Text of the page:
All full members and student members of EPS are invited to submit paper proposals on this year’s theme. Quality papers on topics not directly related to the theme are also welcome.

Full Members: Paper proposals should include a title and abstract (300 words) prepared for blind review, and a separate document including the presenter’s name and institutional affiliation together with the title of the proposed paper, and the presenter’s membership status. An acceptable paper should be delivered in 25 minutes with 5-10 minutes for discussion.

Student Members: Ph.D students should follow the same instructions as full members. For those studying for a Masters degree, in addition to the above requirements, student papers are to be sponsored by a full member of EPS. Proposals should include the student’s degree program and email confirmation from the sponsor who has agreed to oversee the paper’s preparation.

Non-Members: Submissions are welcome from non-members, and membership is NOT a requirement to attend, nor is membership a requirement to present. Those who hold a Ph.D or are currently enrolled in a doctoral program can submit proposals that include a title and a 300 word abstract together prepared for blind review together with a separate document containing the person’s name, institutional affiliation, and title of the proposed paper. Please indicate on this separate document non-member status.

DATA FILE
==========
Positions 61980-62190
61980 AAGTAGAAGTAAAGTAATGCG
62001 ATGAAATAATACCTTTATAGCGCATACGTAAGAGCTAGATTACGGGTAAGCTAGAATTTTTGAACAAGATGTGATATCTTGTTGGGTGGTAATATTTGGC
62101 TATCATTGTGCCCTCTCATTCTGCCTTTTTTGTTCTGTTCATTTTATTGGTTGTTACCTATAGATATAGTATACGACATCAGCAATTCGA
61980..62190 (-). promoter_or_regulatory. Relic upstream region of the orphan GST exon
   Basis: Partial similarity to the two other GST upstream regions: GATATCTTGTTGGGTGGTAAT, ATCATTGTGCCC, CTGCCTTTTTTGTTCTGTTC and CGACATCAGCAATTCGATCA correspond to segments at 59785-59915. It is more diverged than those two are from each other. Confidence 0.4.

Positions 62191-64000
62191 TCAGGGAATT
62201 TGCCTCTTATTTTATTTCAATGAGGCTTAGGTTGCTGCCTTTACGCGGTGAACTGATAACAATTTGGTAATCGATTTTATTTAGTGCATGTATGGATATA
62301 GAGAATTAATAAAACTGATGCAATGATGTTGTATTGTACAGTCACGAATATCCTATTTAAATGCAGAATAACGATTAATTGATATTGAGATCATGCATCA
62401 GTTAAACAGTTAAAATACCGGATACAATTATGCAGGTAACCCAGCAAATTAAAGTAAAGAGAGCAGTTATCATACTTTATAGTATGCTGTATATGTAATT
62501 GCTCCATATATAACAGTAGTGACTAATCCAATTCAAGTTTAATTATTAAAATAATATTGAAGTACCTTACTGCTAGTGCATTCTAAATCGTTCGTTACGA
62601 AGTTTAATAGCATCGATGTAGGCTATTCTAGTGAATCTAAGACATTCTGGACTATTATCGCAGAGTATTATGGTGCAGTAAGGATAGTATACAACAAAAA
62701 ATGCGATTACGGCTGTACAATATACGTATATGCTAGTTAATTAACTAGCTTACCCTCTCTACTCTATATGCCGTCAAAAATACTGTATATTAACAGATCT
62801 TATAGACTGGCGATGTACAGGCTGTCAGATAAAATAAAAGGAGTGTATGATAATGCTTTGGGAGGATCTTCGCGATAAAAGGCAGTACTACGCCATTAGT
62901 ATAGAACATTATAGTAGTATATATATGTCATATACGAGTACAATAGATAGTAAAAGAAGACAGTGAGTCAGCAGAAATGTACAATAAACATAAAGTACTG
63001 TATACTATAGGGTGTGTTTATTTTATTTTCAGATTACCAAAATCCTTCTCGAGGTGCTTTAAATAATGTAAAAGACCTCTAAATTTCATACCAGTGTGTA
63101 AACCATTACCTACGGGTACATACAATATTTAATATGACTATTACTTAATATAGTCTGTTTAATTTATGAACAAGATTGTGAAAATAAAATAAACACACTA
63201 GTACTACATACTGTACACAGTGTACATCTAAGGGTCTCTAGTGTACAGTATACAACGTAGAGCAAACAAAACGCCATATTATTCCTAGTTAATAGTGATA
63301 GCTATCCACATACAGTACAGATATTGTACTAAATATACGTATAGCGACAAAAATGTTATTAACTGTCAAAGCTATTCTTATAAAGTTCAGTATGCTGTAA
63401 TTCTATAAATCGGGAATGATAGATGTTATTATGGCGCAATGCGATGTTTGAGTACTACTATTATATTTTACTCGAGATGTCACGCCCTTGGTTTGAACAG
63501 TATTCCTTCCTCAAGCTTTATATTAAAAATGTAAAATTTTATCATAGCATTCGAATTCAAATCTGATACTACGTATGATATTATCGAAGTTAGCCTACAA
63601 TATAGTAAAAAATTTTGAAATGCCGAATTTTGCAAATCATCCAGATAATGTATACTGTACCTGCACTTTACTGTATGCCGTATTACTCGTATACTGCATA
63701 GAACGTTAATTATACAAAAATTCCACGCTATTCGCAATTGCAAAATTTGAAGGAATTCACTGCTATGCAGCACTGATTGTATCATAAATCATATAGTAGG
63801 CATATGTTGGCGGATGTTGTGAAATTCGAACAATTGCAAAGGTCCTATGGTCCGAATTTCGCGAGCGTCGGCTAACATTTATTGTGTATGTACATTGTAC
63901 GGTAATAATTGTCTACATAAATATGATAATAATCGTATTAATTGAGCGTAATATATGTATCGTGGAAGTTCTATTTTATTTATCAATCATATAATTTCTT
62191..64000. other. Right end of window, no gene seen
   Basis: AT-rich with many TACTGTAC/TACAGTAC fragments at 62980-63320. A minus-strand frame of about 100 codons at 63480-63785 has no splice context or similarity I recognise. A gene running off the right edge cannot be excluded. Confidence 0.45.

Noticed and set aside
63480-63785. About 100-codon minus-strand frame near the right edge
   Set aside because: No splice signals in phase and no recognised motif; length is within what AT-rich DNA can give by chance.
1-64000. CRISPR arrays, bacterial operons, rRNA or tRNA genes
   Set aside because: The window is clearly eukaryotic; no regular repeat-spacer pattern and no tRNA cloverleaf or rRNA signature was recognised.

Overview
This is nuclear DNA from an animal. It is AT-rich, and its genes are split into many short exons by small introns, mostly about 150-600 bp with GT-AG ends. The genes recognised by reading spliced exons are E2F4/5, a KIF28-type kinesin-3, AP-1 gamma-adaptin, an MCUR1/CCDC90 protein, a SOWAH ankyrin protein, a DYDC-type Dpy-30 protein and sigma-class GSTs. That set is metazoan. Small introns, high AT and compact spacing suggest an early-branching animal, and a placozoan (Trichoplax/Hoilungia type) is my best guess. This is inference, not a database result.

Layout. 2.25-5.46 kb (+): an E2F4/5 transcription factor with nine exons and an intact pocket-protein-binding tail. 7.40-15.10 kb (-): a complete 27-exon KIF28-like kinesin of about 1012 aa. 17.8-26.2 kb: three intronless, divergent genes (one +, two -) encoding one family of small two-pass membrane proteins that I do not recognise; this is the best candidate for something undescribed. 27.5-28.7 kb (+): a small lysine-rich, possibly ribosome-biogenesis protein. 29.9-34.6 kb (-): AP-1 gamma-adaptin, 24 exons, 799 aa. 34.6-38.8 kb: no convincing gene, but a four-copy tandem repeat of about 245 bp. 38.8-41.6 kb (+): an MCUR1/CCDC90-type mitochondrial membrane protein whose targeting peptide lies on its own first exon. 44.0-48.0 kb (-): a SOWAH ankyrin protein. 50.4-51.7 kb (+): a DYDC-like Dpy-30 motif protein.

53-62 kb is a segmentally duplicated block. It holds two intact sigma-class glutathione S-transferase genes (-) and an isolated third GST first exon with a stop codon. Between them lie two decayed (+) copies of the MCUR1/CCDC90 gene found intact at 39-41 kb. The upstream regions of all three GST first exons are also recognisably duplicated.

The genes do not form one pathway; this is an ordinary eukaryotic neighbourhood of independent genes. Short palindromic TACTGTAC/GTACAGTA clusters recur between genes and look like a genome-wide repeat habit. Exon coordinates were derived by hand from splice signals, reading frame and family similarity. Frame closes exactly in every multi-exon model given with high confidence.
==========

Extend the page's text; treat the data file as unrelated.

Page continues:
All paper proposals should be submitted to The submission deadline is Monday January 29, 2017.

Student Paper Competition: Student members whose papers are accepted for inclusion in the program will be eligible to enter a student paper competition. Students who wish to enter the competition must submit the following to Ben Arbour at by Feb. 19, 2017: 1. A titled, full version of the paper to be presented suitable for blind review. 2. A 200-300 word abstract with the paper title as it appears on the blind review submission, the student’s name, pursued degree, and societal and institutional affiliations.

Winner(s) will be announced at the final plenary session of the conference. Students must present their papers at the conference to be considered for the competition.

Ben Arbour, Chair, (979) 574-1300 Joshua Farris, Program Chair, (281) 649-3214 Chad Meeks, Secretary, (817) 773-2391

The Society of Christian Philosophers, Midwest Session

“The Interior Castle: The Soul and Competing Visions of the Church”


Annual HBU Philosophy Conference

October 13-14, 2017

On the campus of Houston Baptist University

Dr. Sarah Borden from Wheaton College will give a plenary talk entitled “Interior Castles: The Soul and Competing Visions of the Church.”